I go looking through the history of art if I need inspiration. Mrs. Lovewright, for example, took me to Max Beckmann‘s early paintings as a touchstone. Clearly my fairy tales took me to Renaissance art.
Another key source for the drawings comes in the act of dividing a text into pages. This form of editing establishes the pacing of the book—its rhythm, its high and low points, the emotional impact of the page turns, and it sets a choice of subject matter for each spread.
What I do, though, is really very intuitive. I do most of my thinking about it later.
I love The Wheels on the Bus pop-up book [scroll and click for animated version]. Do you have to go through a different process to produce novelty books? If so, would you describe the differences? For example, how was the dummy different from a straight-illustration book?
PZ: Thanks for that. The process of making a pop-up book is somewhat different from making what the pop-up world calls a “flat book.” It has more stages: between the planning, sketching stage and the finished-art-making stage comes a stage of mechanical development.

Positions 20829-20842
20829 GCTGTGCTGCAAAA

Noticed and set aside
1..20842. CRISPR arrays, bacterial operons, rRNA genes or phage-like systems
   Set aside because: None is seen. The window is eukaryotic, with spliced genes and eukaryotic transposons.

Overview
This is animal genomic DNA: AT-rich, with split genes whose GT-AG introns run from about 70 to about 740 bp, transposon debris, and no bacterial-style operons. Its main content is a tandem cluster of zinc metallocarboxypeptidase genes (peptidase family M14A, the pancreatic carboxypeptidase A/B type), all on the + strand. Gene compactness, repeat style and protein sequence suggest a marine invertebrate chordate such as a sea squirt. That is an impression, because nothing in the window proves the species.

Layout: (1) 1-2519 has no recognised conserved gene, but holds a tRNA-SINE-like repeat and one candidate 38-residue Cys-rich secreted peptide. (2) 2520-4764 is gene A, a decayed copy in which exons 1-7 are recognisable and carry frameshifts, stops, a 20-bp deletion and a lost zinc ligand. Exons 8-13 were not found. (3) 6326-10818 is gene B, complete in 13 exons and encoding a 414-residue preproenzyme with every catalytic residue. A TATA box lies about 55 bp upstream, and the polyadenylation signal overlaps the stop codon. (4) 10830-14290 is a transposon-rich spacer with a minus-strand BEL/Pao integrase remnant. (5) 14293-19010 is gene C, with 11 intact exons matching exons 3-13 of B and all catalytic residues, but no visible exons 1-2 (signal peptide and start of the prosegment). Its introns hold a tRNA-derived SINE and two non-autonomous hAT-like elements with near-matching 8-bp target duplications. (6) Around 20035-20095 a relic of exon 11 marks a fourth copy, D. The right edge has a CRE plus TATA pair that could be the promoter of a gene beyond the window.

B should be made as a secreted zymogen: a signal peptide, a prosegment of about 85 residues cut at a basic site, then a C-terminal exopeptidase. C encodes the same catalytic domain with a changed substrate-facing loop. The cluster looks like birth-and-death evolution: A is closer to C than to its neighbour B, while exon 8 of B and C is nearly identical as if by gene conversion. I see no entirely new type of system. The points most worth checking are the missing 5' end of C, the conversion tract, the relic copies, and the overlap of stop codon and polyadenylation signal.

For Wheels, and much more so for Knick-Knack Paddywhack! I worked with a paper engineer and had a great time fiddling with pull-tabs and paper machinery, and at the end of that process we had the book broken into all its component pieces, which had to be painted separately so they could be printed as a mass of parts, which will get punched out and assembled by hand. Most of a movable book’s art (in the word’s industrial definition as anything that gets scanned for printing—my art training still makes me recoil at using the word art so freely) doesn’t look like the pictures in the book, as it does for a flat book.